David Anderson is, rather charmingly, telling the story of his job interview with Wimpey Construction in 1976, when he turned up in loud neck attire and was told that he could have the job as long as he never wore anything so garish again.
Listening to Anderson tell self-effacing anecdotes, it is hard to believe that the most common adjectives used to describe this burly 57-year-old are “tough”, “aggressive” and “pugnacious”.
Perhaps it is not surprising that Anderson is in an engaging mood: he has a new story to tell. At the end of last year, he left Jarvis to become group managing director of top structural subcontractor O’Rourke, and plans are afoot to raise annual turnover dramatically over the next four to five years.
Anderson says he will do this not by turning the company into a main contractor but by providing construction managers with a one-stop shop for major packages. He wants O’Rourke to be a service company that works with the likes of Mace, Bovis and Sir Robert McAlpine to provide key subcontract services, such as structures, cladding and services packages.
“On major projects, no matter how big, O’Rourke is quite capable of providing a watertight, fully clad structure in the form of a guaranteed maximum price contract,” he says.
Anderson, who made his name as managing director of Wimpey Construction, sees the O’Rourke job as his final challenge before retirement. “I get the same feeling about O’Rourke today as I did when I first joined Wimpey Construction 25 years ago – a can-do attitude prevails throughout the organisation,” he says.
Anderson constantly refers back to his days at Wimpey. And it was there that he gained his reputation for driving a hard bargain with suppliers. One prominent subcontractor, often at the wrong end of Anderson’s tongue lashings, greeted the news of his joining fellow subcontractor O’Rourke with glee: “I hope he gets some of his own medicine now.”
Among industry executives, Anderson is known as an engaging and friendly man. This is one reason for his employability – he has gone from job to job in recent years, but few contacts have disappeared from his address book. As one project manager says: “David is a great networker. He knows everyone.”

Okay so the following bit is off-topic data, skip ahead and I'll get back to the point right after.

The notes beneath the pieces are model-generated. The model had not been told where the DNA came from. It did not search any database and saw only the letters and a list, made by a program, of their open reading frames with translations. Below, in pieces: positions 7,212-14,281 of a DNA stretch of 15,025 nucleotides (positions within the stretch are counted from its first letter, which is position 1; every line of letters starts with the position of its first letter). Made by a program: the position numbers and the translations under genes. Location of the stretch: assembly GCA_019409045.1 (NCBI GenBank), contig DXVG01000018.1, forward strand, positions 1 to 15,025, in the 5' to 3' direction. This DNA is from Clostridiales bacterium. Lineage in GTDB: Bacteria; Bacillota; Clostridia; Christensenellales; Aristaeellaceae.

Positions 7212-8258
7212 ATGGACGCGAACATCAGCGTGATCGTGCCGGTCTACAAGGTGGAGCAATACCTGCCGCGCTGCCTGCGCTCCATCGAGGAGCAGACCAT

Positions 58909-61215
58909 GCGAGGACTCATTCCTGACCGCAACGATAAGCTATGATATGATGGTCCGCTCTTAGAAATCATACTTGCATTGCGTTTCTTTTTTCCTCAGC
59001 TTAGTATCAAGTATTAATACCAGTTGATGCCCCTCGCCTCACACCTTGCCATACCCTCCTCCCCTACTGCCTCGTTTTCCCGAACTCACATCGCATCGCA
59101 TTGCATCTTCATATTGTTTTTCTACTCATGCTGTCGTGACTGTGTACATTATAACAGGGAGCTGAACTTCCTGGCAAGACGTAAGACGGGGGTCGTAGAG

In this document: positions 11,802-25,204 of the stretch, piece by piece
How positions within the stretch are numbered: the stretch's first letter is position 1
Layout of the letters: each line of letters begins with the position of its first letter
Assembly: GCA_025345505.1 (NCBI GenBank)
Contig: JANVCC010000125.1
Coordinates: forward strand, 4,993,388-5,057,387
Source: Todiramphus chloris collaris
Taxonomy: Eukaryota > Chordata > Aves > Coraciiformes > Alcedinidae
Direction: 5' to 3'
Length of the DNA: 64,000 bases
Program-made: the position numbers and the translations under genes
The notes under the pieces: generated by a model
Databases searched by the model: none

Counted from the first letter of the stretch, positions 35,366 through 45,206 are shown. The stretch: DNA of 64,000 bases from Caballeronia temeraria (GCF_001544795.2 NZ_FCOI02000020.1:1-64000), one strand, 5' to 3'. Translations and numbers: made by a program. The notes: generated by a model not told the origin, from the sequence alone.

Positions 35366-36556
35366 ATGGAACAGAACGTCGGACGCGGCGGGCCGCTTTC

As for his management skills, senior industry figures have nothing but respect. One long-standing colleague says he is good at “rolling his sleeves up and getting things sorted out there and then”. He adds: “This inevitably led to run-ins, but they were always good-humoured.”
Anderson admits that he can be tough. “When you are a managing director, you are usually dealing with big problems and that can mean making tough decisions,” he says phlegmatically.
“I would guess that my reputation among the subcontract fraternity may have come about as a result of my frustration showing through at various JCT meetings where they were blocking the JCT’s work [in deciding new forms of subcontract],” he says.
If Anderson really was the embodiment of adversarial contracting, he seems to have changed his tune. Now, he talks of Egan, partnering and even kaizen, a management technique of continuous improvement developed by Japanese car manufacturers. “As chairman of the major contractors’ working group providing input into the Egan taskforce, I visited the Nissan car plant in Sunderland and was most impressed by what I saw. I am a firm believer that the industry can benefit from adopting kaizen techniques.”
Colleagues who have recently worked with Anderson say he is still a tough negotiator. One from Anderson’s days as managing director of Shepherd Construction says his style did not go down well at the family-run firm. “We’ve still got a copy of a marketing video he did when he was here and we get it out and have a laugh now and again,” he says (leaving several intriguing scenarios to the imagination).
Anderson joined Shepherd after falling victim to the Wimpey-Tarmac swap in 1996. Just over two years later, he was out. A confidentiality agreement with Shepherd prevents Anderson from talking about why he left, but close friends say a clash of personalities with chairman Paul Shepherd led to a showdown in Shepherd’s office. The chairman invited all his senior managers into his office, drew a line on the floor and asked all those who were with him to step over the line. Anderson stayed rooted. Or so it is said.
After Shepherd, Anderson joined Jarvis in early 1999 where he headed up the Major Rail Projects Division. He left for O’Rourke at the end of 1999. Again, Anderson is tight-lipped about why he quit, but one City analyst says it became apparent that Railtrack, wary of becoming dependent on a single supplier, would not be giving Jarvis much extra work.
Commenting on the current industry trend for contractors to cull staff to cut overheads, Anderson says: “There is a high cost to low overheads,” he says. “If contractors are to bring greater professionalism to servicing their customers through the likes of partnering, design and build or underwriting GMPs, then this should result in overheads increasing. A sensible level of overhead is 4-5%, depending on volume.”
So, will Anderson see the O’Rourke challenge through? Chairman Ray O’Rourke is also a forceful character, and some are predicting a clash of egos. But, in some ways, Anderson has mellowed – he certainly talks very fondly of his six-month-old son James. Perhaps this tenderness, which some parts of the industry choose to ignore, will help O’Rourke reach its target.